CQ HOMELAND SECURITY – SpyTalk
Defense Officials Tried to Reverse China Policy, Says Powell Aide

The same top Bush administration neoconservatives who leap-frogged Washington’s foreign policy establishment to topple Saddam Hussein nearly pulled off a similar coup in U.S.-China relations—creating the potential of a nuclear war over Taiwan, a top aide to former Secretary of State Colin Powell says.

Lawrence B. Wilkerson, the U.S. Army colonel who was Powell’s chief of staff through two administrations, said in little-noted remarks early last month that “neocons” in the top rungs of the administration quietly encouraged Taiwanese politicians to move toward a declaration of independence from mainland China — an act that the communist regime has repeatedly warned would provoke a military strike.

The top U.S. diplomat in Taiwan at the time, Douglas Paal, backs up Wilkerson’s account, which is being hotly disputed by key former defense officials.

Under the deliberately fuzzy diplomatic formula hammered out between former President Richard Nixon and Chairman Mao Zedong in 1971, the United States agreed that there is only “one China” —with its capital in Beijing.

But right-wing Republicans in particular continued to embrace Taiwan as an anticommunist bastion 125 miles off the Chinese coast, long after their own party leaders and U.S. big business embraced the communist regime.

With the election of George W. Bush in 2000, some of Taiwan’s most fervent allies were swept back into power in Washington, particularly at the Pentagon, starting with Secretary of Defense Donald H. Rumsfeld.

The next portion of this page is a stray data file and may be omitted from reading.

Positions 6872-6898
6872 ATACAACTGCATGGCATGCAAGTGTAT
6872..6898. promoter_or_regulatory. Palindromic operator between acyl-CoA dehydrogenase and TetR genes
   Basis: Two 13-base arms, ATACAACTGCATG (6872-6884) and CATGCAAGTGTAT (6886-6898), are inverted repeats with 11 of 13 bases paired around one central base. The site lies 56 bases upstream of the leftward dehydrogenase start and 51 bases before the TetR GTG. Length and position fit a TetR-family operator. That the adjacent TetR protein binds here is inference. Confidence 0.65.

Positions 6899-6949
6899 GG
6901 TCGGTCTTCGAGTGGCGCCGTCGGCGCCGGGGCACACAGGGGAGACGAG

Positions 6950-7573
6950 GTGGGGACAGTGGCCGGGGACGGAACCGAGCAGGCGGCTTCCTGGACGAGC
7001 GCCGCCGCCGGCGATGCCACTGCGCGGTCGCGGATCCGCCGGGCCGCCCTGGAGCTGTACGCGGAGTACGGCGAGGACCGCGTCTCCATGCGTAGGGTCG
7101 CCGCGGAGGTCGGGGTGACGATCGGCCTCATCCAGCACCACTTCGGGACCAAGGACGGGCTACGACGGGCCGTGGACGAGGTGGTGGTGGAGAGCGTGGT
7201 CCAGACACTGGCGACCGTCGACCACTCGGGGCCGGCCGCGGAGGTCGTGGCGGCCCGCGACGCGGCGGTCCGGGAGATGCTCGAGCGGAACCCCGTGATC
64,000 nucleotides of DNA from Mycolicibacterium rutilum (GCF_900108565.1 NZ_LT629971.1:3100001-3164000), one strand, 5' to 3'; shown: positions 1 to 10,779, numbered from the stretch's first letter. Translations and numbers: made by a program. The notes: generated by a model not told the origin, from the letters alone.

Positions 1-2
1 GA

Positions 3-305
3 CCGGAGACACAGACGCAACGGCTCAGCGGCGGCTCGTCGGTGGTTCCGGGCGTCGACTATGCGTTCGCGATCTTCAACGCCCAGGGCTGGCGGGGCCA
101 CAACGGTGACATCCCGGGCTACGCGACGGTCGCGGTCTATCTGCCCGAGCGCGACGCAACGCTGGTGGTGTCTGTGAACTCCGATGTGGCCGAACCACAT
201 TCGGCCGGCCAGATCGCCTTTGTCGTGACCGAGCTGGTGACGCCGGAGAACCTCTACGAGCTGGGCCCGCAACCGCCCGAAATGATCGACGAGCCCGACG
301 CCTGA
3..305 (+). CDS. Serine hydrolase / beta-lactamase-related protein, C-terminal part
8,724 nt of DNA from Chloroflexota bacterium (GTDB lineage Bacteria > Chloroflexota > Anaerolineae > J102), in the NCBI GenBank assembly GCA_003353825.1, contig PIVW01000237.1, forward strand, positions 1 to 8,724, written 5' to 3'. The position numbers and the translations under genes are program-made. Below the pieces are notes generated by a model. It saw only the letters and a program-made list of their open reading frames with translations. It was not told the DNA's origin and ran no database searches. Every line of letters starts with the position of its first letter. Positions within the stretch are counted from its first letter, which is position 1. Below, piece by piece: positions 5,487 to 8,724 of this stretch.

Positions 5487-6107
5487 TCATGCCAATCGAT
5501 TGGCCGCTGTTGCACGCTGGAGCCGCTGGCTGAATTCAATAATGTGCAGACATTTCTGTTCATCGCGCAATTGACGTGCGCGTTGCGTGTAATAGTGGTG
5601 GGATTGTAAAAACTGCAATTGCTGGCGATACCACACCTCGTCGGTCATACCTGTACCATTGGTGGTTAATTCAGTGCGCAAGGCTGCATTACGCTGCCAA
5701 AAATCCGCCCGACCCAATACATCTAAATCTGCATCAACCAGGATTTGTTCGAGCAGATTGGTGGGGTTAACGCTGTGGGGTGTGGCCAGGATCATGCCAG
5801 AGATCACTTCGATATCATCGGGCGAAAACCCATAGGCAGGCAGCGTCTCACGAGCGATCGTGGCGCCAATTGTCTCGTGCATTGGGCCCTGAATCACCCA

They included such key architects of the Iraq War as Paul Wolfowitz, the deputy defense secretary, Douglas Feith, the undersecretary for policy, and Steven Cambone, Rumsfeld’s new intelligence chief, Wilkerson said. President Bush’s controversial envoy to the United Nations, John Bolton, was another.

While Bush publicly continued the one-China policy of his five White House predecessors, Wilkerson said, the Pentagon “neocons” took a different tack, quietly encouraging Taiwan’s pro-independence president, Chen Shui-bian.

“The Defense Department, with Feith, Cambone, Wolfowitz [and] Rumsfeld, was dispatching a person to Taiwan every week, essentially to tell the Taiwanese that the alliance was back on,” Wilkerson said, referring to pre-1970s military and diplomatic relations, “essentially to tell Chen Shui-bian, whose entire power in Taiwan rested on the independence movement, that independence was a good thing.”

Wilkerson said Powell would then dispatch his own envoy “right behind that guy, every time they sent somebody, to disabuse the entire Taiwanese national security apparatus of what they’d been told by the Defense Department.”

“This went on,” he said of the pro-independence efforts, “until George Bush weighed in and told Rumsfeld to cease and desist [and] told him multiple times to re-establish military-to-military relations with China.”

Routine military ties had been suspended in early 2001 after China forced a U.S. reconnaissance plane down on Hainan Island off Vietnam.

Strong Denials

Feith, now teaching and working on a book at Georgetown University, responded that Wilkerson’s “remarks are not even close to being accurate. They are phrased so vaguely and sweepingly that it is impossible to deny them with precision, but they are not right.”

Rumsfeld’s former spokesman Lawrence DiRita called Wilkerson’s allegations “completely ridiculous—clear and simple . . . absurd.”

“The idea that there was some kind of DoD attempt to favor some faction in Taiwan, as described by Wilkerson ... is just crazy,” DiRita said in a brief telephone interview.